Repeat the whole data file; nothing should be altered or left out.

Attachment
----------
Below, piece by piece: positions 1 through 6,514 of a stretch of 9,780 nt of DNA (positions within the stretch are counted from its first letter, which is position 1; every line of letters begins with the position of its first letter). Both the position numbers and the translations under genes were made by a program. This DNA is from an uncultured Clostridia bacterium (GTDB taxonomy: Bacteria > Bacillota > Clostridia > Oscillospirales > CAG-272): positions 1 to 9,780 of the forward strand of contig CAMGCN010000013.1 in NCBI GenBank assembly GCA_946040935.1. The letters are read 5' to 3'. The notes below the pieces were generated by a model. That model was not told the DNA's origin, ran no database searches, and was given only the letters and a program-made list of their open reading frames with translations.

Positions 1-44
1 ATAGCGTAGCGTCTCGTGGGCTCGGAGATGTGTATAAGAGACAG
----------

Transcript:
Below, piece by piece: positions 1 through 6,514 of a stretch of 9,780 nt of DNA (positions within the stretch are counted from its first letter, which is position 1; every line of letters begins with the position of its first letter). Both the position numbers and the translations under genes were made by a program. This DNA is from an uncultured Clostridia bacterium (GTDB taxonomy: Bacteria > Bacillota > Clostridia > Oscillospirales > CAG-272): positions 1 to 9,780 of the forward strand of contig CAMGCN010000013.1 in NCBI GenBank assembly GCA_946040935.1. The letters are read 5' to 3'. The notes below the pieces were generated by a model. That model was not told the DNA's origin, ran no database searches, and was given only the letters and a program-made list of their open reading frames with translations.

Positions 1-44
1 ATAGCGTAGCGTCTCGTGGGCTCGGAGATGTGTATAAGAGACAG